A Developmental Disorder

Autism is a developmental disorder that causes impairments across a wide range of functioning areas.  Symptoms typically appear during the first three years of life, and include dysfunction in language development, social interaction skills, and abnormal patterns of behavior.  According to the National Institute of Mental Health, an autism spectrum disorder is estimated to occur in as many as 1 in 88 children and is four times more diagnosed in males than females.  It knows no racial, ethnic or social boundaries.  Family income, lifestyle and education levels do not affect the chance of autism’s occurrence Autism is often referred to as a spectrum disorder.  This is due to the wide range of functioning areas that can be impaired, which causes autism to present differently among various children.

Early Signs of Autism

Some children with autism fail to develop language appropriately, while others develop some language, and then regress.  Many children with autism are quite affectionate, but have difficulty interacting appropriately with others.  A relatively large percentage of children with autism exhibit sensory impairment to some degree.  They may have unusual reactions to physical sensation such as being overly or under sensitive to touch, sight, hearing, smell or taste. Behavioral patterns also vary greatly, with some children exhibiting an insistence on sameness and/or rigidities, repetitive body movements (e.g., hand flapping, rocking), inappropriate play (e.g., lining up toys, making patterns with items), unusual attachments to objects, and the repetition of stereotyped behaviors or language.  Furthermore, many children have frequent and severe tantrums, are aggressive and/or engage in self-injurious behaviors. Many of these behaviors,however, change or disappear over time.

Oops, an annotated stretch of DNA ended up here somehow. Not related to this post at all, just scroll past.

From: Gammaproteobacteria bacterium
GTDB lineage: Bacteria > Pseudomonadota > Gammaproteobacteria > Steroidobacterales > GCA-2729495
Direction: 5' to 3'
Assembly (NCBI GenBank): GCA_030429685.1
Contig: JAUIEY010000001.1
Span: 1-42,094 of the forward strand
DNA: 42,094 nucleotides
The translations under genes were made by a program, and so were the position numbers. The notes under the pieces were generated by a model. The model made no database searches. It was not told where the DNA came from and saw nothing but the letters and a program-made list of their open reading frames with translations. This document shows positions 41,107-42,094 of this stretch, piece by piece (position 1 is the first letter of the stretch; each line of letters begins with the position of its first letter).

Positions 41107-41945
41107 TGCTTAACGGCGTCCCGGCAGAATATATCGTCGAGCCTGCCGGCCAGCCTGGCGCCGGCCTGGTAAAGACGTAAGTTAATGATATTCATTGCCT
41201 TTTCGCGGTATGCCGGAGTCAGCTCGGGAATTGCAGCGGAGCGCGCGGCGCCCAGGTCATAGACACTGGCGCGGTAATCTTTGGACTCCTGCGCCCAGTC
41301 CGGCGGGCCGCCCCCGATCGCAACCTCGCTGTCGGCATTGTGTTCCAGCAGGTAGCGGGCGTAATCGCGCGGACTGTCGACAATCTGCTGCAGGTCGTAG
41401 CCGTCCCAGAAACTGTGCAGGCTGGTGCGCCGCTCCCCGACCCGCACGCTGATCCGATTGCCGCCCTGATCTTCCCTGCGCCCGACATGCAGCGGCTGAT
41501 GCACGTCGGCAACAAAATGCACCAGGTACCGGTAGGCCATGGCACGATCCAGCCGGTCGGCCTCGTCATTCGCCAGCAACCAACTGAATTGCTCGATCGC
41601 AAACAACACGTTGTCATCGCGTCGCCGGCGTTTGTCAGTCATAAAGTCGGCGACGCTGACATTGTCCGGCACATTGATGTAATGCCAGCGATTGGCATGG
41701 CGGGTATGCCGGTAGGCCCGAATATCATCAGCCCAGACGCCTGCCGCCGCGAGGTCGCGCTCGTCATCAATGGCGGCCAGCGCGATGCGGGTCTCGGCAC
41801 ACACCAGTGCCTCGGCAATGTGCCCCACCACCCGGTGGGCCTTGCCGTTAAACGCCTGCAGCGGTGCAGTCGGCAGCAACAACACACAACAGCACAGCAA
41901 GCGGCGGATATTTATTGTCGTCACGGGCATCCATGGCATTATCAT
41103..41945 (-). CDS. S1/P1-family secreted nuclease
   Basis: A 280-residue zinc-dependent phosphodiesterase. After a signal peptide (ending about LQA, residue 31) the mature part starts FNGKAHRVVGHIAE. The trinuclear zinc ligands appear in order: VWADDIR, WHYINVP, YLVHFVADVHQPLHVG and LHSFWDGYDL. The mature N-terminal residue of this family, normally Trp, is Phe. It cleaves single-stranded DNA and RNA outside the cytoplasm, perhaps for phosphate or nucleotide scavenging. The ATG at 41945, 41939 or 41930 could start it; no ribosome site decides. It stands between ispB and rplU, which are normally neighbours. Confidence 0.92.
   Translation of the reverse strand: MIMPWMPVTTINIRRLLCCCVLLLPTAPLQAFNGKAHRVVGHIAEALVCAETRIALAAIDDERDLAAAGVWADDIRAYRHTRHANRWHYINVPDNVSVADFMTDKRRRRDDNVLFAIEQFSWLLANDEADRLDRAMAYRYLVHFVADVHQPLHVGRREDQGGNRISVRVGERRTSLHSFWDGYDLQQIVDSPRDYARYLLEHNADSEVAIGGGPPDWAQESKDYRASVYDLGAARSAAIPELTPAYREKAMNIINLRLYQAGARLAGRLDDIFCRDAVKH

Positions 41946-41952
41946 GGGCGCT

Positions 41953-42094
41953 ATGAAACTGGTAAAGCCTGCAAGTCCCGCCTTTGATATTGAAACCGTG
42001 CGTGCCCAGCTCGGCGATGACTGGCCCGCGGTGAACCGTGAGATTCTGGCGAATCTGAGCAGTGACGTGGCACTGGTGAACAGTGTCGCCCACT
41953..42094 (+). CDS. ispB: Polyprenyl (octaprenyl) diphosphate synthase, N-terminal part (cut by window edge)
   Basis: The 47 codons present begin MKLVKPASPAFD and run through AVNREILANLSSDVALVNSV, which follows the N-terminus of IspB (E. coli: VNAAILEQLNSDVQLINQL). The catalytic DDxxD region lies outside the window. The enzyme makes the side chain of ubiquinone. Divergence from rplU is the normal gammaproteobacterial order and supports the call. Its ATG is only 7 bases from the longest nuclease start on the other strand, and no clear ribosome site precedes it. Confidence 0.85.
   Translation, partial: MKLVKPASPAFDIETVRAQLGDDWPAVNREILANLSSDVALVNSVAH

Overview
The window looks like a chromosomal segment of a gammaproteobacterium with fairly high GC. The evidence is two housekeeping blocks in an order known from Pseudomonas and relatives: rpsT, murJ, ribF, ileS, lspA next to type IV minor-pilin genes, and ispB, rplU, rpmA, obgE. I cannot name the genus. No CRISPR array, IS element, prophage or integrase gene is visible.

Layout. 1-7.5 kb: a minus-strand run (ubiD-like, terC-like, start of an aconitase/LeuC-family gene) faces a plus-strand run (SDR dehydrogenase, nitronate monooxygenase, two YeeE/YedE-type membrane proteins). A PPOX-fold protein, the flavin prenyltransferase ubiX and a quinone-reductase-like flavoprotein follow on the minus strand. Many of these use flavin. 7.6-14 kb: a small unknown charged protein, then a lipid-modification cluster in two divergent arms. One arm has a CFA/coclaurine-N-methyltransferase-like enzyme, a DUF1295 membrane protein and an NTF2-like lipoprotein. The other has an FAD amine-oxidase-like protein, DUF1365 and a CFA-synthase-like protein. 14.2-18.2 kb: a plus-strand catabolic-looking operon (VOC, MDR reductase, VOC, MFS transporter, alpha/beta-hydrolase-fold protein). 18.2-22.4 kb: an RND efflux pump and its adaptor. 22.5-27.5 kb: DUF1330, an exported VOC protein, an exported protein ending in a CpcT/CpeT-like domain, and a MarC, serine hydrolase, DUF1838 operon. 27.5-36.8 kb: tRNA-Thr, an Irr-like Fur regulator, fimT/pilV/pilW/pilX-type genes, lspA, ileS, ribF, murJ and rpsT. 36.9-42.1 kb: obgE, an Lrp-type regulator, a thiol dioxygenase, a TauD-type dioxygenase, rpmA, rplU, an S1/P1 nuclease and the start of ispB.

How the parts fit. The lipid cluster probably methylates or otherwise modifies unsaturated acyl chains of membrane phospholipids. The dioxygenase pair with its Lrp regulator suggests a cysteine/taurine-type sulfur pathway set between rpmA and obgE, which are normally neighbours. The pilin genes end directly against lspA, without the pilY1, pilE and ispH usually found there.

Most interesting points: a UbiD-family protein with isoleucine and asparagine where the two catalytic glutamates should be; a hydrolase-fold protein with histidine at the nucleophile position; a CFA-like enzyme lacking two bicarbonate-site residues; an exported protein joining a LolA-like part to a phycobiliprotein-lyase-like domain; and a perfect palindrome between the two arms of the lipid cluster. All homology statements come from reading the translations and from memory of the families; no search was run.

Autistic Behavior

Like other children, children with autism respond to their environments in positive and negative ways.  Autism may affect their range of responses and make it more difficult to control how their bodies and minds react.  Although no one can predict the future, we do know that some adults with autism live and work independently in the community, while others depend on the support of family and professionals.  Some adults with autism benefit from vocational training, social training, and/or recreational programs, to provide them with the skills needed for obtaining jobs and functioning more independently in the community.  There are a variety of residential settings available for adults with autism, including living with family, structured residential care, supervised apartment settings, group homes, and independent homes or apartments.

Secondary Challenges Associated with Autism

In addition to the diagnosis of autism, some children can also have secondary challenges, including epilepsy, mental retardation, apraxia, or genetic disorders, such as Fragile X.  Its prevalence rate now places autism as the third most common developmental disability, more common than Down’s syndrome.  Yet the majority of the public, including many professionals in the medical, educational, and vocational fields are still unaware of how autism affects people, and how to work effectively with the disorder.